Teaching philosophy, responsiveness to students brings awards for WSU professor

Responding to evolutions in technology and the needs of students, all while sustaining her track record of excellent teaching, has led to multiple awards for Kathleen Rodgers.

Formal posed portrait of Kathleen Rodgers
Kathleen Rodgers

“Around seven years ago, I noticed changes in the student body and their needs,” said Rodgers, an associate professor in WSU’s Department of Human Development. “I teach courses that have a lot of emotional content: family stress, coping, poverty, family interaction. I wanted to challenge my students to stretch their critical thinking, but also talk about how they can care for themselves and others.”

Those adaptations are part of why Rodgers, who has been at WSU for 25 years, earned the Western Regional Award for Excellence in University Teaching from the U.S. Department of Agriculture’s Food and Agricultural Sciences program. The program is sponsored by USDA’s National Institute of Food and Agriculture. She receives the award next week at a conference.

The USDA’s western region awards cover colleges and universities in 13 states and six Pacific Island territories.

“Kathleen is an exemplary teacher who knows how to connect with students and make sure they receive information that will help them throughout their lives,” said Deborah Handy, interim chair of Human Development.

One course Rodgers teaches, Family Interactions (HD204), attracts students from a broad range of majors and colleges on the WSU Pullman campus. It’s a large class, often with 70 to 100 students, that includes discussions on family dynamics and experiences, interpersonal communication, and other topics that can be emotionally challenging. Rodgers encourages dialogue and learning to recognize different perspectives on any given topic.

“I believe that teaching isn’t just about the content in a course, but personal development that students take forward into their lives,” she said. “I want to help students communicate better with family members or in any other interpersonal relationship.”

Many enter her class not knowing what to expect. Rodgers wants them to come out with skills that will stick with them for decades down the line. She uses technology and careful word choices to help encourage productive dialogue.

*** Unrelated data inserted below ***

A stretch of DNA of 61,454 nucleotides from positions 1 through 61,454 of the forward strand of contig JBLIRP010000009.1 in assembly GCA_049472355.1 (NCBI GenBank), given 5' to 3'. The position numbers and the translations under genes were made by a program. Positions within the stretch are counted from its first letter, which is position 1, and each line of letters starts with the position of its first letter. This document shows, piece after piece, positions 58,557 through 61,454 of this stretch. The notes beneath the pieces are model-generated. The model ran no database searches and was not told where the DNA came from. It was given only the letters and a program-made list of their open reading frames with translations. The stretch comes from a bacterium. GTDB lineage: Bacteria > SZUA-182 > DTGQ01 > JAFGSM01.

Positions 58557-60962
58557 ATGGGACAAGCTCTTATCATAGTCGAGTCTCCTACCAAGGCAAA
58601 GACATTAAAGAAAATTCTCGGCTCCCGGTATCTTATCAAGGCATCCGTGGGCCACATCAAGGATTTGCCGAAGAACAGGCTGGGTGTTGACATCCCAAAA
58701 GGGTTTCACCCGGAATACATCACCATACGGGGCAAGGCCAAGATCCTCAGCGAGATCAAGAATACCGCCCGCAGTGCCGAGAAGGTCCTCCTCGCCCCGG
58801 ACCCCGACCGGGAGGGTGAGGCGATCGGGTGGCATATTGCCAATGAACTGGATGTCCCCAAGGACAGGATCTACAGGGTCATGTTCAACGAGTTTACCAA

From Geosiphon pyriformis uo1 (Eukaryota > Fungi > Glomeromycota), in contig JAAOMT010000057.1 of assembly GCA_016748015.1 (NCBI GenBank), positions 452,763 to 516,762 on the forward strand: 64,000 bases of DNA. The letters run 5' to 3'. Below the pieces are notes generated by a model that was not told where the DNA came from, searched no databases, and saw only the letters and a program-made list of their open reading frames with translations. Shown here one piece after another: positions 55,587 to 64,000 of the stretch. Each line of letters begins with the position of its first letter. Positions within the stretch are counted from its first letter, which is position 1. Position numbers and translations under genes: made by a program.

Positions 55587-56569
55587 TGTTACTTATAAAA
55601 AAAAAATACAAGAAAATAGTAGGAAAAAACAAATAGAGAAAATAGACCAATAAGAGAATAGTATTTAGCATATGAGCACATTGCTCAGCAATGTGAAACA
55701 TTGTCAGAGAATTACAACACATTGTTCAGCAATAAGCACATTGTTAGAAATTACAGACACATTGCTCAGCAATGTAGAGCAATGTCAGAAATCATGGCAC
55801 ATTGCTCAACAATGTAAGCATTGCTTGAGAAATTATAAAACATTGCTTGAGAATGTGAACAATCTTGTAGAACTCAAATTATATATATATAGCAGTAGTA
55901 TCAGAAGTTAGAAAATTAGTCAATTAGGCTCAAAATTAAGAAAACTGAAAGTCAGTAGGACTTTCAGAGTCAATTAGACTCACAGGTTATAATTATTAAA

“I want to build a rapport that challenges students’ views of the world while supporting them to discover their own place in society,” Rodgers said.

One technology she uses is a program called Perusall, which allows students to read an article online and discuss sections with each other through comments. Part of students’ grades are their participation in the Perusall discussions of the assigned readings. The program uses artificial intelligence to grade student’s comments and engagement with the content.

“Perusall ensures that a critical mass of students have engaged with the material,” Rodgers said. “Then we can talk about some of the comments or topics that resonated with that particular class. They’re already prepped and primed and we can have a richer dialogue.”

In some classes, the technology helps reduce students’ costs, as most materials are publicly available journal articles.

In her advanced Family Stress and Coping course (HD301), students read about and discuss topics like stress in military families’ lives, substance use disorder in families, and mental illness. That course is often taken by students going into social work, counseling, and similar careers where they will work with families and children living through those experiences.

“These are real-world situations that students will encounter, either professionally or personally,” Rodgers said. The USDA award isn’t the first award Rodgers has received even this year. She was awarded the 2023 R.M. Wade Award for Excellence in Teaching and Learning from WSU’s College of Agricultural, Human, and Natural Resource Sciences. In 2021, she received the Faculty of the Year award from the WSU Honors College.